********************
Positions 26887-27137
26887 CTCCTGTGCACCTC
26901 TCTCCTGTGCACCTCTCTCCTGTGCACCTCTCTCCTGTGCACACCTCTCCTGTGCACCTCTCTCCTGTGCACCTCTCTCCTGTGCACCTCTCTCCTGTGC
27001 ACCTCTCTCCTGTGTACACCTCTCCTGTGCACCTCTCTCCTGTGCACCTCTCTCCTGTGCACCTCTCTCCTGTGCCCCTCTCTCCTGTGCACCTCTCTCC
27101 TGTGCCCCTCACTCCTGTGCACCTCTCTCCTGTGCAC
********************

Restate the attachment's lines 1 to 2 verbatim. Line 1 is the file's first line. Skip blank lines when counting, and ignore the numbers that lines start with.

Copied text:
Positions 26887-27137
26887 CTCCTGTGCACCTC